147 Fondamenta da Mula
Tel: 39 041 736 888
BAROVIER & TOSO
28 Fondamenta Vetrai
Tel: 39 041 739 049
MARINA & SUSANNA SENT
Campo San Vio
Tel: 39 041 520 8136
74 San Polo
Sottoportico degli Orafi
Tel: 39 041 521 2524
38 Via Fuorlovado
Capri Town , Capri
Tel: 39 081 837 4010
Creative jeweler Grazia Vozza and her twin sister, Marica, do amazing things with gold, semiprecious stones, amber, and freshwater pearls; their stylishly ethnic necklaces, earrings, bangles, and handbags are difficult to resist. New lines include some highly desirable Capri sandals with gemstone straps.
Open May to November.
12 Piazza XXV Aprile
Tel: 39 02 624 1101
A sort of homegrown Milanese IKEA, High-Tech is a huge furniture, homeware, and stationery emporium housed in the Corriere della Sera newspaper's former ink warehouse. Prices are far lower than in the museumlike design stores around Via Durini, and while you're unlikely to take a sofa home, this is a great place to pick up gifts, from Alessi coffee-makers to Moleskine diaries.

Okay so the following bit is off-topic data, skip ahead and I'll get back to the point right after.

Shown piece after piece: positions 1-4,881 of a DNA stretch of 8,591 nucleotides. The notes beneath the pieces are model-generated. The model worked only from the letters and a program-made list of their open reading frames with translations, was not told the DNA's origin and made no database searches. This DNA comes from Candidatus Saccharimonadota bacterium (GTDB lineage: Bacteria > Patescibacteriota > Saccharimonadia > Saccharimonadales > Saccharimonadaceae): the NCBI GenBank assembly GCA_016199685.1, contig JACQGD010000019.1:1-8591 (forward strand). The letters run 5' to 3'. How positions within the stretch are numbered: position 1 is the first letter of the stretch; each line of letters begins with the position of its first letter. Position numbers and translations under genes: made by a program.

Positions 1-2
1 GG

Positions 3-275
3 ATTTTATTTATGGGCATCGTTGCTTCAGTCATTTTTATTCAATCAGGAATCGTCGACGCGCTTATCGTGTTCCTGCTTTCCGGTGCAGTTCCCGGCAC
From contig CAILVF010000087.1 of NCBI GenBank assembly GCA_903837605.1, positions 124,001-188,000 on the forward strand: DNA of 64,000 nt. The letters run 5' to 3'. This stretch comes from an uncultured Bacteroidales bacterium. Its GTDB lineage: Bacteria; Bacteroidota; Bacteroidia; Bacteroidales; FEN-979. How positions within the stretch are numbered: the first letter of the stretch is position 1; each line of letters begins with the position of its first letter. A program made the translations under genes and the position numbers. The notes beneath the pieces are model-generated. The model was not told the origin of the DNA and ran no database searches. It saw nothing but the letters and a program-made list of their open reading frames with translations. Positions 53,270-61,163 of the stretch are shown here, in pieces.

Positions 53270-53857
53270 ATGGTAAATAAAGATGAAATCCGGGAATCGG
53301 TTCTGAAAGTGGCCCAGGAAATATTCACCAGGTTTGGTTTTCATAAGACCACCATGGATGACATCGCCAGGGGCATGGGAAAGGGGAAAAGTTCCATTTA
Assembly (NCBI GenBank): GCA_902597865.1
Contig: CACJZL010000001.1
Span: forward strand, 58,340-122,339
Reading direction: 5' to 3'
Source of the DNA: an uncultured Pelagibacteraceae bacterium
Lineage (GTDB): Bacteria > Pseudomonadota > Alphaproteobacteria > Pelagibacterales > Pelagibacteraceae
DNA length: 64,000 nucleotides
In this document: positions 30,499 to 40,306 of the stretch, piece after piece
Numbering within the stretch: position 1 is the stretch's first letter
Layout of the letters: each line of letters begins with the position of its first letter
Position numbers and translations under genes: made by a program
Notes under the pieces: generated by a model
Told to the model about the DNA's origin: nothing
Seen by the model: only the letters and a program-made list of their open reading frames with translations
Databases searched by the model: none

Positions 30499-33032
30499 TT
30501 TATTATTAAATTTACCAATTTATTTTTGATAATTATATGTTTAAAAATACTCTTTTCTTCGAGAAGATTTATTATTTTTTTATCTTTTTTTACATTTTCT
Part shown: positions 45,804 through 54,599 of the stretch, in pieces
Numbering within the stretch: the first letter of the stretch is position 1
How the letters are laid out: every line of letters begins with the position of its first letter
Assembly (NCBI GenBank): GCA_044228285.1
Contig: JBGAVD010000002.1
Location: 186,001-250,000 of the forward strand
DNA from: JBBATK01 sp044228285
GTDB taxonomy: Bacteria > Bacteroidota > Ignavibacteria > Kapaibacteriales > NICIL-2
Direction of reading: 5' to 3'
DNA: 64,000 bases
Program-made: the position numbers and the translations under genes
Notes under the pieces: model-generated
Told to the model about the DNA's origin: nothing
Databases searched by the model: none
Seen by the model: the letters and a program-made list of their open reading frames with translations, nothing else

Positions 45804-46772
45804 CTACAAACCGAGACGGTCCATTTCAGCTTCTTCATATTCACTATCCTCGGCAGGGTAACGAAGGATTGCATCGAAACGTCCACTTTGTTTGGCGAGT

35 Via Monserrato
Campo de' Fiori
Tel: 39 06 686 3160
Ilaria Miani began her working life as a picture framer but has since branched out into a range of stunningly stylish furniture and housewares, such as the versatile Cube coffee table with lift-out trays in a selection of rich woods, multihued retro garden chairs, and her trademark Whatnot—adjustable shelves in wood and wrought iron. Miani first designed them to grace the villas she restores and rents out in the Tuscan countryside, but they look perfectly at home, and surprisingly urban-chic, in her smart Rome shop.
For Miani's insider perspective on the Eternal City, check out her itinerary for the perfect two days in Rome.
Open Mondays 3:30 to 7:30 pm, Tuesdays through Saturdays 10:30 am to 1:30 pm and 3:30 to 7:30 pm, September through July. Hours vary seasonally; please call ahead.